iTunesLP.net Teaches You to Create, Lets You Download Free iTunes LPs

Web site iTunesLP.net details how to create albums in Apple’s new iTunes LP format. The site also offers free downloads of iTunes LP albums that aren’t already available in iTunes.

When they released iTunes 9, Apple introduced a new music format called iTunes LP aimed at bringing the album experience to your desktop. The catch: They’re expensive to buy (around $14+), especially if you already own the album.

That’s where iTunesLP.net comes in. Its tutorials step through creating your own custom iTunes LP (they’re mostly made up of HTML, CSS, and a little JavaScript—the stuff that makes web sites go-round). It’s probably not for complete novices, but the instructions will teach you to roll your own iTunes LP if you’ve got the patience and some background in web design.

If you don’t, you’re still not entirely out of luck: iTunesLP.net also hosts free DIY iTunes LP files for download—provided you’ve already got the music on hand. Currently their list of iTunes LP downloads is limited to Walt Disney’s Fantasia, but it contains “a faithful reproduction of the original 1957 3-disc LP and its 24 page full color program. This LP was the first release of the soundtrack of the 1939 Fantasia with specially commissioned artwork inspired by the motion picture.” Not bad, but like I said, if you want to use it in iTunes you’ll need to already have the music for that album; you’ll also need to make sure that the album name is an exact match in your metadata.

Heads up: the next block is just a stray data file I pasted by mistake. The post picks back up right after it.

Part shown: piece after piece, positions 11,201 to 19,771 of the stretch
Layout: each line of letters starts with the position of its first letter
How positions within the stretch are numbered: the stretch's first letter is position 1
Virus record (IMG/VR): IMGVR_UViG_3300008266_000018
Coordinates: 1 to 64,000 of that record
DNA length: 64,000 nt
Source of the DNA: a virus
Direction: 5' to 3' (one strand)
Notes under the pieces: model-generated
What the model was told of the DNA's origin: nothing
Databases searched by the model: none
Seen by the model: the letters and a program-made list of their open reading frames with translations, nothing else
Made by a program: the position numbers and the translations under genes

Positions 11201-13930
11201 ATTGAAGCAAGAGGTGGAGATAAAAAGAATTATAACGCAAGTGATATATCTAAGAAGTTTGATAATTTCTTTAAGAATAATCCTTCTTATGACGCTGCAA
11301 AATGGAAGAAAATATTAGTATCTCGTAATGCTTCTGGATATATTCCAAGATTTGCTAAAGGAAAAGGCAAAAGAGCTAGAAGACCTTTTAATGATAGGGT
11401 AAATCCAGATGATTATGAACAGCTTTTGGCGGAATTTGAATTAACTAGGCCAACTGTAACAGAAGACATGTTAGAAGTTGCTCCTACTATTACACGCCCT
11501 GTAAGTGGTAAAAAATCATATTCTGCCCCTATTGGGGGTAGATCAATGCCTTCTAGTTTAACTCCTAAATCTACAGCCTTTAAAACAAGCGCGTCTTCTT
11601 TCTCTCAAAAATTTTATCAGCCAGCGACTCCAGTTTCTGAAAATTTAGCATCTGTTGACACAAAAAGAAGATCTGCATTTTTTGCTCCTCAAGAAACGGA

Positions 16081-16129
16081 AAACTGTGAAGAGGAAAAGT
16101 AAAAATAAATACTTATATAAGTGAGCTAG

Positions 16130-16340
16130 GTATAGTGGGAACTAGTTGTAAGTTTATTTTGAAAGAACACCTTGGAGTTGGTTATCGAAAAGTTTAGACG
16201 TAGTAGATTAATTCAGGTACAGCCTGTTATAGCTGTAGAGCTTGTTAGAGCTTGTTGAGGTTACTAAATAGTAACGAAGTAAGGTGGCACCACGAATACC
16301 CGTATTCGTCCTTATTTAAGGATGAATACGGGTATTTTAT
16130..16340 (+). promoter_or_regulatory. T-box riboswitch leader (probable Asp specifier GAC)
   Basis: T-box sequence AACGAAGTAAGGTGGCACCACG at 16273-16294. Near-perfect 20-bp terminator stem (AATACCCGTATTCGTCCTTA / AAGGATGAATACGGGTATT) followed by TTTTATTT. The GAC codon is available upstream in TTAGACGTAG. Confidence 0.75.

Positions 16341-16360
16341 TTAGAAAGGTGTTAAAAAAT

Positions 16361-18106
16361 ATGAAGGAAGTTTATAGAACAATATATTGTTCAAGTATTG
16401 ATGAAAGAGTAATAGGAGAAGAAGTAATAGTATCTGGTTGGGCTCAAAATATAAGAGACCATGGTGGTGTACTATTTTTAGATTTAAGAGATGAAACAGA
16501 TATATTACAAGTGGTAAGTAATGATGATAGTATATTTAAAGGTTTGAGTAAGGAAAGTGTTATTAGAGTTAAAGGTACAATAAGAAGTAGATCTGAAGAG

The site’s still young, but we’re excited to keep an eye on it and see what kind of user-created iTunes LPs can enrich our iTunes library without breaking the bank.

iTunesLP.net [via Hack a Day]

Free College Textbooks

The cost of college textbooks can be surprising and frustrating to a student already burdened with high tuition costs and assorted college fees. The source for most college textbooks is the college bookstore, where students often find high-priced new textbooks and moderately-priced used books. There are still a few ways that college textbooks are available free of charge.